What else do I dare reveal? Here’s one. There’s a dog character, a mixed German shepherd named Crissy Lou. Her owners, in Glennallen, Alaska, were high bidders in a fundraising auction for 49 Writers last year. For their winning bid, Crissy Lou gets to do a cameo part in the novel. Well, she’s in there already, and it looks like she may possibly play a plot-driving role. Maybe a heroic part like Lassie. I don’t know, but it could very well happen.

stay tuned for more--

Wednesday, June 15, 2011

Book Pirates

What to do about pirates?

I have Google Alerts set on the titles of my books so that whenever they appear anywhere on the open internet, Google sends me an email with a link. This is a good way to track reviews, mentions, and buzz. It’s also a good way to track piracy. Lately I’ve been getting notified that ten or so pirate sites are offering a download of an audible version of my second novel, Mind Over Ship. As far as I know, no legitimate audible version of this book has ever been produced. I can’t imagine that some fan has made his or her own recording (14.5 hours unabridged) and posted it somewhere for download, but I can’t think of any other alternative. I’ve got to wonder if it’s professionally made or is doing more harm than good to my book’s reputation. And why would someone do something like this without asking or telling me?

As an added bonus, Counting Heads, the pirated download, is getting increased traffic as well.

As I said in an earlier post, I’m not a big fan of the “open culture” which says that everything digital wants to be free. But I, myself, read way more books that I check out of the public library than ones I pay $24.95 for. So I don’t know how to react to the piracy of my work. It’s not like authors can go on tour like musicians to recoup the value of our labor with paid live performances. (And please buy a CD on your way out.) To paraphrase Cory Doctorow, the enemy of a writer is not piracy; it’s obscurity. This is especially true when everybody and his cousin thinks he’s a writer and Amazon and B&N (and others) make it so easy to self-publish. So I guess I should be happy that someone felt moved enough by my novel to spend 14 hours reading it into a microphone. I can only hope they did a bang-up job.

Thursday, June 09, 2011

Exploring the Intertubes

With my return to blogging, I am trying to formulate some “big picture” understanding of what the internet is today and where I can best apply my energies. In this endeavor, I have asked you, my readers, for input, and I have received some valuable leads and insights here and in private emails. I have also scoured the new book section at the local library for titles on the topic. I found three: Pull, The Power of the Semantic Web to Transform your Business, by David Siegel; You Are Not a Gadget, a Manifesto by Jaron Lanier; and Say Everything, How Blogging Began, What It’s Becoming, and Why It Matters, by Scott Rosenberg. Since this is the public library, “new books” tend to be six or more months old by the time they hit the shelves, and, indeed, these books were published a year or two ago. Which is a long time in the ongoing transformation of the Web, but hey, it’s a start.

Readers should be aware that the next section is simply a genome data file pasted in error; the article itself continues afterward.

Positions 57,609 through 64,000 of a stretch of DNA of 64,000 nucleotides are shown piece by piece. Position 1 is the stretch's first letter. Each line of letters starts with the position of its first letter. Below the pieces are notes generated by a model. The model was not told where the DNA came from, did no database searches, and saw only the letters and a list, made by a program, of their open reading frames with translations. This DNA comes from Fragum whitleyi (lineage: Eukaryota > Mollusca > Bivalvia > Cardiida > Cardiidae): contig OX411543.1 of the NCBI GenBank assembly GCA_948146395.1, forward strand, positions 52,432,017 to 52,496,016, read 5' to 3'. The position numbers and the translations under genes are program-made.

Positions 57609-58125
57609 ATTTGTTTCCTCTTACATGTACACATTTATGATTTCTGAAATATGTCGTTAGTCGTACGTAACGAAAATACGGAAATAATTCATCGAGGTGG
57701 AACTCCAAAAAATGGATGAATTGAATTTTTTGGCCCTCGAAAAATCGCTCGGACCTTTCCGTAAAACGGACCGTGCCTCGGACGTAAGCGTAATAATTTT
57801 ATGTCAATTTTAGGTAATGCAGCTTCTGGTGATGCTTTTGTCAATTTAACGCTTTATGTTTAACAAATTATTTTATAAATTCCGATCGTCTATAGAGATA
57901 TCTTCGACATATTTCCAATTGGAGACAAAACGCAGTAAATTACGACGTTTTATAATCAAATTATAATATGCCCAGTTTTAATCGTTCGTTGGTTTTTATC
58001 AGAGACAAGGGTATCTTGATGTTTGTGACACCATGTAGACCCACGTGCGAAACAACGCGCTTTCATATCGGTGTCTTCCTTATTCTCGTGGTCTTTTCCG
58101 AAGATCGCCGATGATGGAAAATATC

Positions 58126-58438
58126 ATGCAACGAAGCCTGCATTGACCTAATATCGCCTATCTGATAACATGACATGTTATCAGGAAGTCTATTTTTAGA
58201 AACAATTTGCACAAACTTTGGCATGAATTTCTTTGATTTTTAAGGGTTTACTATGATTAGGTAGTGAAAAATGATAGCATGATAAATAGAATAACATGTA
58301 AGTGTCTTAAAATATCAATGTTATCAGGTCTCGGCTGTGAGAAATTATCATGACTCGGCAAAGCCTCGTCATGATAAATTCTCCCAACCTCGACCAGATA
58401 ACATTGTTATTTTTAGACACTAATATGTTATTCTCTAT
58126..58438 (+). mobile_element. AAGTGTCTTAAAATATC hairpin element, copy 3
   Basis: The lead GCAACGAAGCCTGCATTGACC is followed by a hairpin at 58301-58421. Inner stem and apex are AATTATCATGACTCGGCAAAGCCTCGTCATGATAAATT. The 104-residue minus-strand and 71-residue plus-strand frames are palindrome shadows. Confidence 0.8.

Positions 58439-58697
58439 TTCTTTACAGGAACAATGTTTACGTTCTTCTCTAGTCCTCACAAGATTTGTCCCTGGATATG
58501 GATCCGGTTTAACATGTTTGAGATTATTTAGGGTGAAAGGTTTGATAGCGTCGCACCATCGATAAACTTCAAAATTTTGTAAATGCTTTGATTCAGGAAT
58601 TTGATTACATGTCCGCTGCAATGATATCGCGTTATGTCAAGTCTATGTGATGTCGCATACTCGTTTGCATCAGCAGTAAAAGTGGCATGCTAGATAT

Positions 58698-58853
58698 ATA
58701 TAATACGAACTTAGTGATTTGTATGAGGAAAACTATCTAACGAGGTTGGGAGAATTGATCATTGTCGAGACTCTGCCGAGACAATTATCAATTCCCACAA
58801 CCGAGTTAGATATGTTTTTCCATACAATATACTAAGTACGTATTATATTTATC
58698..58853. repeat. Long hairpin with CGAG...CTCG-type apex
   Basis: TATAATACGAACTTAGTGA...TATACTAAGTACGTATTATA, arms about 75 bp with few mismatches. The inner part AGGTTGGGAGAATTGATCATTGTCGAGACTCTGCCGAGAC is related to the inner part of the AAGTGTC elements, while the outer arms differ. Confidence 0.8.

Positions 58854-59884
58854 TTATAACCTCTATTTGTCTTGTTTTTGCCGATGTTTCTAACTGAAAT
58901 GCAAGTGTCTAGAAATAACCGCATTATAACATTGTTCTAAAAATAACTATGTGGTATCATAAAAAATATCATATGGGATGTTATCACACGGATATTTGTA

The first one, being a book on how to improve one’s business, I can dispatch rather quickly. The panacea for business success is--metadata. Pay attention to the particular metadata that your industry attaches to your product or service, and you too can harness the power of the semantic web. I read the chapter about the publishing industry and pretty much ignored the rest. I learned a few things about marketing in traditional publishing, but not much I can use.

The second one is the chewiest of the three. Lanier was an early developer of virtual reality and has toiled in Silicon Valley for a long time. His views on software engineers and the early days of the personal computer are interesting, as is his take on the state of the internet today. It’s a book I’d probably have to read again to fully understand. But who has time to read anything more than once these days? And I fear I might not be able to understand it better with a second reading anyway. That’s because of Lanier’s writing style. It’s rather choppy. Ideas are introduced and dropped without, first, an adequate explanation of what he means by them and, second, any way to tie them into a larger picture. Even words like “person” get short shrift. (“Being a person is not a pat formula, but a quest, a mystery, a leap of faith.” Yeah, right. So why’d you bring it up?) Also, he likes to illustrate abstractions with more abstractions. I’m not sure there is a point to the book other than the impression that Lanier is disgruntled and slightly wary of the state of technology today.